Preparing for the Delaware Aqueduct Bypass Tunnel

DEP’s work on the Catskill Aqueduct is key to preparing for a shutdown of the Delaware Aqueduct in 2022. The 85-mile-long Delaware Aqueduct is the longest tunnel in the world. It begins at Rondout Reservoir in Ulster County and conveys about half of New York City’s drinking water every day.

DEP is currently working on a $1 billion project to repair two areas of leakage from the Delaware Aqueduct. The primary leak will be eliminated through the construction of a 2.5-mile bypass tunnel that is now being built 600 feet under the Hudson River from Newburgh to Wappinger. Excavation of the bypass tunnel was completed on Aug. 13, 2019, and workers are now lining the tunnel with steel and concrete. The bypass tunnel will be connected to structurally sound portions of the existing Delaware Aqueduct to convey water around the leak. The Delaware Aqueduct will stay in service while DEP works on the bypass tunnel parallel to it. Once the bypass tunnel is nearly complete, DEP will shut down the Delaware Aqueduct for 5-8 months to finish the connections on either side of the Hudson River. The leaking section of the existing aqueduct will be plugged and taken out of service forever.

Over the past decade, DEP has worked on several projects to ensure New York City will have a reliable supply of drinking water during the Delaware Aqueduct shutdown. The rehabilitation of the Catskill Aqueduct, including the additional transmission capacity that it will yield, is key to those efforts.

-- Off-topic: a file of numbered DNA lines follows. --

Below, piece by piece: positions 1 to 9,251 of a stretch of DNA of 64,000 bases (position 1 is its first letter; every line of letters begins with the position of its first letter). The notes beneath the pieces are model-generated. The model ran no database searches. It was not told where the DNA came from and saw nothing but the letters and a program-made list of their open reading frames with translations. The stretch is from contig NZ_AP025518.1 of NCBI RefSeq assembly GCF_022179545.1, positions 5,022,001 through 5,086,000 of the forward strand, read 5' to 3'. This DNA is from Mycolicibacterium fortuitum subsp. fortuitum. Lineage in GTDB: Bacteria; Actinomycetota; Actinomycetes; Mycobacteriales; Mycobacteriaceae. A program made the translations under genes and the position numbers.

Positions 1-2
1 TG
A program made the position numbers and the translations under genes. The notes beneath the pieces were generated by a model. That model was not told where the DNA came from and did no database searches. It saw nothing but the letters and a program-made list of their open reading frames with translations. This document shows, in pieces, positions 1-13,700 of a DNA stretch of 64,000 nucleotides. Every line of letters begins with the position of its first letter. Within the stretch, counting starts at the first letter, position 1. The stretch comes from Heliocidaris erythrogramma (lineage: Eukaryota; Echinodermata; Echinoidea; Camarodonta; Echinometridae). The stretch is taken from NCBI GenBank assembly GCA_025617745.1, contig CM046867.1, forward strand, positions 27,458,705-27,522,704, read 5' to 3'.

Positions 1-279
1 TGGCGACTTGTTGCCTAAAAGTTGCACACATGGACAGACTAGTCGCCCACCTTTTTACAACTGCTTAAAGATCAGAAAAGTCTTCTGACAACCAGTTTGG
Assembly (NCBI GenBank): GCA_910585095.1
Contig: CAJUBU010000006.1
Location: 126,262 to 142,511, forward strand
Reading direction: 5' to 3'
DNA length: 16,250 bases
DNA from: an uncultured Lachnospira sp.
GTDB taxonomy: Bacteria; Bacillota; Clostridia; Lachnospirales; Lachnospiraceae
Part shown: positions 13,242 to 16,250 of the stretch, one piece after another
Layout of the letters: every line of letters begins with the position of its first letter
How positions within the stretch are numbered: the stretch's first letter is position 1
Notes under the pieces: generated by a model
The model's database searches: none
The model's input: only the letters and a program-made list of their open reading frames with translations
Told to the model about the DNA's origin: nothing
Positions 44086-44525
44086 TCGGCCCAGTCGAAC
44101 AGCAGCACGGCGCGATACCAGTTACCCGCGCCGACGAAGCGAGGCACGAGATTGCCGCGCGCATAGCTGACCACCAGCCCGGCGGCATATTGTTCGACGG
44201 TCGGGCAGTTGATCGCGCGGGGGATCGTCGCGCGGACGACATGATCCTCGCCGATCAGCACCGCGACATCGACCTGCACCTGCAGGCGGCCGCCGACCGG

Background information on the Catskill Aqueduct

The Catskill Aqueduct is a 92-mile conduit that carries drinking water from Ashokan Reservoir in Ulster County to Hillview Reservoir in Yonkers. The aqueduct conveys about 40 percent of New York City ’s drinking water on an average day, and it can currently deliver up to 590 million gallons per day.

The Catskill Aqueduct was built from 1907-1915. It first delivered water to New York City on Dec. 27, 1915, starting with water to the Bronx only. Water from the Catskill Aqueduct first reached all five boroughs of the city in 1917. The majority of the aqueduct—about 55 miles of its total length—was built above ground using a “cut-and-cover” method that involved excavating a trench and building the aqueduct at the surface. The remainder of the aqueduct includes grade tunnels that cut through mountains and pressure tunnels that plunge below creeks and rivers before coming back to the surface. The portion of the Catskill Aqueduct that runs 1,114 feet beneath the Hudson River is the deepest part of New York City’s entire water supply.

The aqueduct conveys water from Ashokan Reservoir, which was the first reservoir New York City built in the Catskills. Water that came from the Catskills, through the aqueduct, was key to allowing New York City to grow through the industrial and population booms that followed World War I.

DEP manages New York City’s water supply, providing more than 1 billion gallons of high-quality water each day to more than 9.6 million New Yorkers. This includes more than 70 upstate communities and institutions in Ulster, Orange, Putnam and Westchester counties who consume an average of 110 million total gallons of drinking water daily from New York City’s water supply system. This water comes from the Catskill, Delaware, and Croton watersheds that extend more than 125 miles from the City, and the system comprises 19 reservoirs, three controlled lakes, and numerous tunnels and aqueducts. DEP has nearly 6,000 employees, including almost 1,000 scientists, engineers, surveyors, watershed maintainers and other professionals in the watershed. In addition to its $70 million payroll and $168.9 million in annual taxes paid in upstate counties, DEP has invested more than $1.7 billion in watershed protection programs—including partnership organizations such as the Catskill Watershed Corporation and the Watershed Agricultural Council—that support sustainable farming practices, environmentally sensitive economic development, and local economic opportunity. In addition, DEP has a robust capital program with $20.1 billion in investments planned over the next decade that will create up to 3,000 construction-related jobs per year. For more information, visit, like us on Facebook, or follow us on Twitter.